The Death Sentence: The Consequences of Taking the Wrong Path [Part I]

A new chapter in the discourse of Egypt’s revolution, post-July 3rd, has seen hundreds of supporters of the Muslim Brotherhood sentenced to death. With Mohamed Morsi’s removal from power, the political situation has spun out of control. What began as mere political differences has transformed into violent confrontations.  Egypt has been pulled into a cycle of terrorism that has left dozens dead and hundreds wounded on all sides. What makes things more complicated is that these terrorist acts are happening against a well understood political backdrop: essentially fanaticism and partisanship on both sides of the Egyptian political conflict. A large segment of citizens who support July 3 and the Egyptian army believe that the Muslim Brotherhood is responsible for the acts of terrorism that have beset Egypt since last July. They see no need for judicial rulings or criminal investigations to prove who was involved in these acts of terrorism and violence. On the other side, the Muslim Brotherhood and its supporters assert that their opposition to the military coup has always been peaceful and will remain so, and that they have no connection to these acts of violence. Many of those against military authority in Egypt even go so far as to say that these acts of violence were perpetrated by the army and police to sully the reputation of the Muslim Brotherhood and all those who reject the July 3 regime.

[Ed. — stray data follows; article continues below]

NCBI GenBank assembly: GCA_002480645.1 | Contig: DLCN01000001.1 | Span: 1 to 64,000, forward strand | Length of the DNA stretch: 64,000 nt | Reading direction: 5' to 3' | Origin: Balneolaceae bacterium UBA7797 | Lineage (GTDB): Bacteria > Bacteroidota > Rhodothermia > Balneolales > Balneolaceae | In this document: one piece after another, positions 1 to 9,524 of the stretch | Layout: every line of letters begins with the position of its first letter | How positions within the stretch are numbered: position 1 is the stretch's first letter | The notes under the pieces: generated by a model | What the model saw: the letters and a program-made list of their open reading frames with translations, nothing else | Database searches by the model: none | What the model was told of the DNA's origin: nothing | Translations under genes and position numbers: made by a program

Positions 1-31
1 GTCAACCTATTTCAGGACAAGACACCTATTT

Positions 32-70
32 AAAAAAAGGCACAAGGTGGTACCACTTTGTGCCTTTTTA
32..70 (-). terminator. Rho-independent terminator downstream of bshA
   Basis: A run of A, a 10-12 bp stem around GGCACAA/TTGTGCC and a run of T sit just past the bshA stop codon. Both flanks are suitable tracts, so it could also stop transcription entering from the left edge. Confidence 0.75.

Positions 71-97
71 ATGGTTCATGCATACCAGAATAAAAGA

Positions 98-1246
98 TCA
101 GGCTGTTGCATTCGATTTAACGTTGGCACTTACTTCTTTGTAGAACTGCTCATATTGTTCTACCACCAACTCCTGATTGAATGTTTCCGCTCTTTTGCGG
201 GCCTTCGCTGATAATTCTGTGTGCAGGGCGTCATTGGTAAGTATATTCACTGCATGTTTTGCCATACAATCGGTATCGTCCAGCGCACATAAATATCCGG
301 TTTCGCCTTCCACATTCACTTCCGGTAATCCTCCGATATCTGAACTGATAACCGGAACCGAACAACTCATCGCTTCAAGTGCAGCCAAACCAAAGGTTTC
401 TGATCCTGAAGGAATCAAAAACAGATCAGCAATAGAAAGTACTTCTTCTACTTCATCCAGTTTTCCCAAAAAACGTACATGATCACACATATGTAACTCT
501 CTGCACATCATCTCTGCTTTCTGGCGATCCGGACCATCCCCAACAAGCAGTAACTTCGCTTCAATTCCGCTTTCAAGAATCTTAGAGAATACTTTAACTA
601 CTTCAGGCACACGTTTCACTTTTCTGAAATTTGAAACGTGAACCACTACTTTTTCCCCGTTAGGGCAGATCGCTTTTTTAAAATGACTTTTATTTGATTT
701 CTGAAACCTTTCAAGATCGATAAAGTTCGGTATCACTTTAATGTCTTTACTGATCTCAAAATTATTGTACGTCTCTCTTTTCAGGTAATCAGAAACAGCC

In this political and social context, and with a complete crisis of trust in the public institutions, the Minya Criminal Court ruled on March 24 to transfer the files of 528 defendants allegedly associated with the Muslim Brotherhood to the Grand Mufti—a prerequisite to issuing a death sentence. In late April, the same court transferred the files of 683 other defendants allegedly associated with the Muslim Brotherhood to the Mufti, for the second time, bringing global attention to events in Egypt and the extent of the Egyptian government’s commitment to the rule of law. It left the world wondering whether what is happening in Egypt under the July 3rd regime was truly a democratic transition.